**Nicole Oresme** was a French mathematician who invented coordinate geometry long before Descartes. He was the first to use a fractional exponent and also worked on infinite series.

- Buridan had a major influence in interesting Oresme in natural philosophy and in encouraging him to question the ideas of Aristotle.
- Oresme's name appears on the list of scholarship holders in theology at the College of Navarre at the University of Paris in the year 1348.
- Not long after this Oresme became friendly with the dauphin Charles who went on to become Charles V of France in 1362.
- The friendship between Charles and Oresme was one which continued throughout their lives.
- Charles was in intellectual and religious man who enjoyed the company of scholars such as Oresme.
- After six years as the Grand Master of the College of Navarre, Oresme left in 1362 to become canon of the Cathedral of Rouen.
- In 1364 he became dean of the Cathedral of Rouen and, his friend Charles becoming King of France on 8 April of that year, Oresme was appointed as Charles' chaplain and councillor.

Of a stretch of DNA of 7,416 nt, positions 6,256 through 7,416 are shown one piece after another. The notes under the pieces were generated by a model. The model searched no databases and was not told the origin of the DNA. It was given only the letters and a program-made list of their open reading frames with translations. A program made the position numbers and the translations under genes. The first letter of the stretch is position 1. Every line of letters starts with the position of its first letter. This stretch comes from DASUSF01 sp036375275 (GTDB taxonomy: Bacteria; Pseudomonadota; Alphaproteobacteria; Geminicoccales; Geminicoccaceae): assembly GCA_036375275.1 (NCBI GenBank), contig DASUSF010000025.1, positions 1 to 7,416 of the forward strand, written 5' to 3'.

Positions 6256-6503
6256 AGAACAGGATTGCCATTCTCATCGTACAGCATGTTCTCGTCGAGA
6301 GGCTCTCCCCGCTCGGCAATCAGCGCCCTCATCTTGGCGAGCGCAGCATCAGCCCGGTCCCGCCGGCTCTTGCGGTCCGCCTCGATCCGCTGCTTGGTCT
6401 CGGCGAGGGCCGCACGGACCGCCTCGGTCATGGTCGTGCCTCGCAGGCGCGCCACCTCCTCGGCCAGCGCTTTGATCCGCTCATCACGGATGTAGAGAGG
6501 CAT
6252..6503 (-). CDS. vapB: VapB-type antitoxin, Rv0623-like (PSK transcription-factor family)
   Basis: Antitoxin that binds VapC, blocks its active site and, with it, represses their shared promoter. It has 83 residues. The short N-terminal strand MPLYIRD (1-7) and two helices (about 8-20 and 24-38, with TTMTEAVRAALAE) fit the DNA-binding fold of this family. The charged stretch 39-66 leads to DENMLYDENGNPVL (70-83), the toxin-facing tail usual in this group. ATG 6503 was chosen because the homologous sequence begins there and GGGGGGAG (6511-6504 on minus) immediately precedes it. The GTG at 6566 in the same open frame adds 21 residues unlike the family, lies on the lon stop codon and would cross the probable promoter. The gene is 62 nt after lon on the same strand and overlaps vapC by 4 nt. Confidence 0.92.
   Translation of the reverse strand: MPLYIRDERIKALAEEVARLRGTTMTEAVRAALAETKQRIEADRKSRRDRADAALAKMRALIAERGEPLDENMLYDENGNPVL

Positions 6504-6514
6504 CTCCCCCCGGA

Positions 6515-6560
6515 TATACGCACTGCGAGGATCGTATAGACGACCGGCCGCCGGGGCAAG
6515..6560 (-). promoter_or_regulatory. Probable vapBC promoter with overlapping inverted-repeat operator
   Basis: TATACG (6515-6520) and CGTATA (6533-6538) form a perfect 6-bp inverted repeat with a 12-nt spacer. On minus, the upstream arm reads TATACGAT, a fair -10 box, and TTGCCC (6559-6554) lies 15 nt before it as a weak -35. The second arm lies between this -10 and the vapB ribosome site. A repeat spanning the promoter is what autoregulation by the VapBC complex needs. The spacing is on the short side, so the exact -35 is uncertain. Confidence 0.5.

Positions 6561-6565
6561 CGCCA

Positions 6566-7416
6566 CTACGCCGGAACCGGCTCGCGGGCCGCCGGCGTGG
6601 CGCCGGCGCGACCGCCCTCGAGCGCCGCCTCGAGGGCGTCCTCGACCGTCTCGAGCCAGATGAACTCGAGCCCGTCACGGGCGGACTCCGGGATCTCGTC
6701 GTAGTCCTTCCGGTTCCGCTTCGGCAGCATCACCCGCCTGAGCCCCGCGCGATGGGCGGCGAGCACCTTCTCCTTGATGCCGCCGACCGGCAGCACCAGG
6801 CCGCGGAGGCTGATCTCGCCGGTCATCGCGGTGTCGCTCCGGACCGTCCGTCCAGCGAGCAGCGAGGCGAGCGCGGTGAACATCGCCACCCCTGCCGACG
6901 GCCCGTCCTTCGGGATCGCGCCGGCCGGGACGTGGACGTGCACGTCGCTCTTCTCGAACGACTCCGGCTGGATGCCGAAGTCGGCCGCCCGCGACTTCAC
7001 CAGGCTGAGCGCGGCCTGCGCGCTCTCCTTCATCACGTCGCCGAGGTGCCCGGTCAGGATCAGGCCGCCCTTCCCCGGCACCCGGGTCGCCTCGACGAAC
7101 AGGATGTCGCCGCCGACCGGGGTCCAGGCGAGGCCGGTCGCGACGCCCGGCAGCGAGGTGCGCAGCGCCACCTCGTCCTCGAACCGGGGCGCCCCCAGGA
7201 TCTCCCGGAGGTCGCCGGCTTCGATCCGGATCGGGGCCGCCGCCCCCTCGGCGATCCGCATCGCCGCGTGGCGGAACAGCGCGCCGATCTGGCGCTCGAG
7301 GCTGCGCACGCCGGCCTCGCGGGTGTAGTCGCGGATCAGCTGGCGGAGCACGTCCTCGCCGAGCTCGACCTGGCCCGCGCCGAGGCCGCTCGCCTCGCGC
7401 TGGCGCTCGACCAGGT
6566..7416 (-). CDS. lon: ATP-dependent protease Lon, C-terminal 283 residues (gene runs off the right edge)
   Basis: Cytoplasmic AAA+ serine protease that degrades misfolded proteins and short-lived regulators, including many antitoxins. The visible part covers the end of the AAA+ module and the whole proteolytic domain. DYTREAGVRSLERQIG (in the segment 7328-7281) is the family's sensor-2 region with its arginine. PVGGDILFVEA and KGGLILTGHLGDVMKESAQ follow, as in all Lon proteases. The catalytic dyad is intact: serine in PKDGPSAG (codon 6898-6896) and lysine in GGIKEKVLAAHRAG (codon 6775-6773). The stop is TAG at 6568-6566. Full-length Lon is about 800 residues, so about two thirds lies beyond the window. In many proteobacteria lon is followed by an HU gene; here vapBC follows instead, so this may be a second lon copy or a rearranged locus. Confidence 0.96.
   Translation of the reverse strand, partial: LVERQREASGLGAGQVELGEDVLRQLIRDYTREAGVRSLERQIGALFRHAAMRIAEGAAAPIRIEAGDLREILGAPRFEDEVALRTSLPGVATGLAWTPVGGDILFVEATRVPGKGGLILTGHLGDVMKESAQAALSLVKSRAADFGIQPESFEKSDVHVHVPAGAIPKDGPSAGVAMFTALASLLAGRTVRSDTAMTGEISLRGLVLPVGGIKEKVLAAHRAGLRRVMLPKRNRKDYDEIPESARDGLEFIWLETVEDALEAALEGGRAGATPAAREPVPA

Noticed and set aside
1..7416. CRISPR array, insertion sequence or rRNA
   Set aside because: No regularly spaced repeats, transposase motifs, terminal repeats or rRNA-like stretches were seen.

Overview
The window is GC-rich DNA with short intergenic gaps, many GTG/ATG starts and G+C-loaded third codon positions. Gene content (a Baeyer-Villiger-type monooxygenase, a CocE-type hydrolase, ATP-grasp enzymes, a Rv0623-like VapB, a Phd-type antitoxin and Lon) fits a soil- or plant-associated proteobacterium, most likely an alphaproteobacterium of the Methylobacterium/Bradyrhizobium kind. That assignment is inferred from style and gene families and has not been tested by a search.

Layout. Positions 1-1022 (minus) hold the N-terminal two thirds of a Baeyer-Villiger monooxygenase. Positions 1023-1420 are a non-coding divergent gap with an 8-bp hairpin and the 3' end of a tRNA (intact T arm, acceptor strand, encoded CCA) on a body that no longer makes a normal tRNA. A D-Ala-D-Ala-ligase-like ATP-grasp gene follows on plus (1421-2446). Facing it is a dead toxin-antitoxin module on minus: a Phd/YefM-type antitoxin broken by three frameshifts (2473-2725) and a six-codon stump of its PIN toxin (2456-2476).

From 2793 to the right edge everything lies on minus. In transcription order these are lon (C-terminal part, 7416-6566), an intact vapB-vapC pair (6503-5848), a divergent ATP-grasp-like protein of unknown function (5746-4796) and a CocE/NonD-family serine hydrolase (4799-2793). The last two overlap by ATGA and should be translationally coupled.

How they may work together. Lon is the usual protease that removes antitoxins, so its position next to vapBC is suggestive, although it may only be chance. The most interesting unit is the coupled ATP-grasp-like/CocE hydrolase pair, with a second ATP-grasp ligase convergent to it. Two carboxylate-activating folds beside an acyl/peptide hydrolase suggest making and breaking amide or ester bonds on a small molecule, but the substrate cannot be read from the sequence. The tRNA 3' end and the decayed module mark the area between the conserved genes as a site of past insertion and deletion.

- As a reward for this work Charles appointed Oresme bishop of Lisieux in 1377 and he was consecrated in the following year.
- At a time when Aristotle's ideas were accepted almost without question, Oresme did indeed question them.
- Oresme invented a type of coordinate geometry before Descartes, finding the logical equivalence between tabulating values and graphing them in De configurationibus qualitatum et motuum.
- It is possible that Descartes was influenced by Oresme's work since it was reprinted several times over the 100 years following its first publication.
- Oresme was the first to prove Merton's theorem, namely that the distance travelled in a fixed time by a body moving under uniform acceleration is the same as if the body moved at a uniform speed equal to its speed at the midpoint of the time period.
- Another work by Oresme De proportionibus proportionum contains the first use of a fractional exponent, although, of course, not in modern notation.
- Oresme also worked on infinite series and argued for an infinite void beyond the Earth.
- None of these claims is, in fact, true, although each is based on discussion by Oresme of some penetration and originality ...
- In Livre du ciel et du monde (1377) Oresme opposed the theory of a stationary Earth as proposed by Aristotle and in this work he proposed rotation of the Earth some 200 years before Copernicus.

Born 1323, Allemagne (west of Riez), France. Died 11 July 1382, Lisieux, France.

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Analysis, Physics

**Oâ€™Connor, John J; Robertson, Edmund F**: MacTutor History of Mathematics Archive